More reports on: National Aeronautics and Space Administration

NASA plans 5 new Earth science missions in 2014

24 January 2014

NASA plans to launch five new Earth study missions in 2014, to address major issues including ''climate change, sea level rise, decreasing availability of fresh water and extreme weather events.

The first of the missions, called the Global Precipitation Measurement Core Observatory, will study rainfall and snowfall around the world, NASA said in a release.

With five launches to the Earth orbit and the International Space Station, in one year, NASA is putting more eyes on the Earth in 2014 than it has done in more than a decade.

The new missions will study the Earth's systems in order to address major issues including ''climate change, sea level rise, decreasing availability of fresh water and extreme weather events,'' according to a NASA press release.

The three satellites and two new instruments for the ISS are designed to collect data on carbon dioxide, rainfall, snowfall, soil, winds and clouds, among other things.

''This really is shaping up to be the year of the Earth,'' NASA administrator Charles Bolden said in the release. ''And this focus on our home planet will make a significant difference in people's lives around the world.''

The launches are as follows:

  • February 27: The Global Precipitation Measurement (GPM) Core Observatory. Launched on a Japanese H-IIA rocket, GPM will study precipitation to understand the Earth's water cycle;
  • June 6: The ISS-RapidScat mission. ISS-RapidScat is headed for the space station, where it will collect data on global ocean winds to improve climate research, weather forecasting and storm tracking;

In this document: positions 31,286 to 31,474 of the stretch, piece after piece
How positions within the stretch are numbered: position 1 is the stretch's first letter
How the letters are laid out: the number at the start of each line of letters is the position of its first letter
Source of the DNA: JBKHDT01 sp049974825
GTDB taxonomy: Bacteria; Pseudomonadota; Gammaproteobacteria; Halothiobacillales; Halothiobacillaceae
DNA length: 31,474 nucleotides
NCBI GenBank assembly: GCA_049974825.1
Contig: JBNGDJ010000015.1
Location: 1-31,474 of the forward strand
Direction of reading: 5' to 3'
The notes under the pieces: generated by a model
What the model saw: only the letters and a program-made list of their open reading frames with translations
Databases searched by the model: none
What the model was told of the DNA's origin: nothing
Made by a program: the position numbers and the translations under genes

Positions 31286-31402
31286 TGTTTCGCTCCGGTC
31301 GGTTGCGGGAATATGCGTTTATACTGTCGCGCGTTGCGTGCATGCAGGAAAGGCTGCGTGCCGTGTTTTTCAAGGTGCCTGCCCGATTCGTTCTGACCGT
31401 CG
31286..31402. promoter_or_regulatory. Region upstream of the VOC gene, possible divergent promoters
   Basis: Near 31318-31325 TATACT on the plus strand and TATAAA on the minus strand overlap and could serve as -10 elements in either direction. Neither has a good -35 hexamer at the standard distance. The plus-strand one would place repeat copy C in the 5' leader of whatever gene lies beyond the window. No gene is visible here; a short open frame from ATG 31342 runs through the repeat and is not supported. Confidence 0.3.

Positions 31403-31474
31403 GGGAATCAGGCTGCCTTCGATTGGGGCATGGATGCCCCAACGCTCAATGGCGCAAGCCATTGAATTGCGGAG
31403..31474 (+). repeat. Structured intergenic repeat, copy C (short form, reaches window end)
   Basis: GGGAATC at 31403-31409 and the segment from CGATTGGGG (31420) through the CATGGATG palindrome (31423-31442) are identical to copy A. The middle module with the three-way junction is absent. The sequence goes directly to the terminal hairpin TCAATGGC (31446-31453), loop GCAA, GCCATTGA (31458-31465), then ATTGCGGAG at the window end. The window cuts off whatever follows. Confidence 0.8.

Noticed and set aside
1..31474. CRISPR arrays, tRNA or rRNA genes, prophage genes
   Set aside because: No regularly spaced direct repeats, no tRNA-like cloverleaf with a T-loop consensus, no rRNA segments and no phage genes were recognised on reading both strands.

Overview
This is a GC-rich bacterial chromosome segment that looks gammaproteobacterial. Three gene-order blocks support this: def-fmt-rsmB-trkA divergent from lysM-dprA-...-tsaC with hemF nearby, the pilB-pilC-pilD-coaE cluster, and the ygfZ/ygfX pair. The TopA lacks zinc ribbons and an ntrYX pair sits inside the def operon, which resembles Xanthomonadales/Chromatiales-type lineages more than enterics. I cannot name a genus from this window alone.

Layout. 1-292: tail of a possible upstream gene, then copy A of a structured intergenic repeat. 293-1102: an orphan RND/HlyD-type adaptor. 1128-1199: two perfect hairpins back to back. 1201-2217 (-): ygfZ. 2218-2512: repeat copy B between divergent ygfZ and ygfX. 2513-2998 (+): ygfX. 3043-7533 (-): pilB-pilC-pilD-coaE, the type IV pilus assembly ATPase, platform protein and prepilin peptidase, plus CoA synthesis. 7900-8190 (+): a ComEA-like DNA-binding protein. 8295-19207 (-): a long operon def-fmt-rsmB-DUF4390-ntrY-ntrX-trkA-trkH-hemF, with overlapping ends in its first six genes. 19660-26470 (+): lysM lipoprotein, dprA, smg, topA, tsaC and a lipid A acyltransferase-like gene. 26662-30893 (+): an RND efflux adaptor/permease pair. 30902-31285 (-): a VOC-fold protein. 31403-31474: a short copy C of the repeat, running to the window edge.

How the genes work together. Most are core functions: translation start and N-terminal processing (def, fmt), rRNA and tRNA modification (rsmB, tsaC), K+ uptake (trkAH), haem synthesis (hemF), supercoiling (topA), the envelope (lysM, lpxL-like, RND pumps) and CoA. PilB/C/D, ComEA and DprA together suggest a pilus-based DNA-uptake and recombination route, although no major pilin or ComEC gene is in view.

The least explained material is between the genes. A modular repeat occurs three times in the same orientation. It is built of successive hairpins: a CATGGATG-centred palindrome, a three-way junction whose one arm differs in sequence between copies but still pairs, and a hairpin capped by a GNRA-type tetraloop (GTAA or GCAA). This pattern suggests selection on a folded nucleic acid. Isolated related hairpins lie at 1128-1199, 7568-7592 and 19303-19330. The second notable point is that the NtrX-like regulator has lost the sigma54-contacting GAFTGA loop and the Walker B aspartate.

• The Orbiting Carbon Observatory (OCO)-2. Originally scheduled for 2009 but scrapped after a launch failure, OCO-2 will study global levels of carbon dioxide to better understand the carbon cycle and both natural and human sources of the greenhouse gas - the Cloud-Aerosol Transport System will use lasers to study particles in the atmosphere called aerosols;
  • Sept 12: The Cloud-Aerosol Transport System (CATS), also headed for the ISS, will study small particles in the atmosphere, called aerosols, which affect cloud cover and the climate in ways that are crucial but not well understood. They're also dangerous for human health at ground level.
  • November: The Soil Moisture Active Passive (SMAP) mission aims at improving weather forecasts, agricultural productivity and flood and drought monitoring through studying the moisture in Earth's soil.

The two ISS missions will be launched on Falcon 9 rockets by private company SpaceX, which has a contract with NASA to deliver supplies to the space station.

In total, five Earth-observing instruments are set to be delivered to the space station through 2017.

''This is just the beginning of the space station becoming a part of the global Earth-observing network,'' ISS chief scientist Julie Robinson said in the release.

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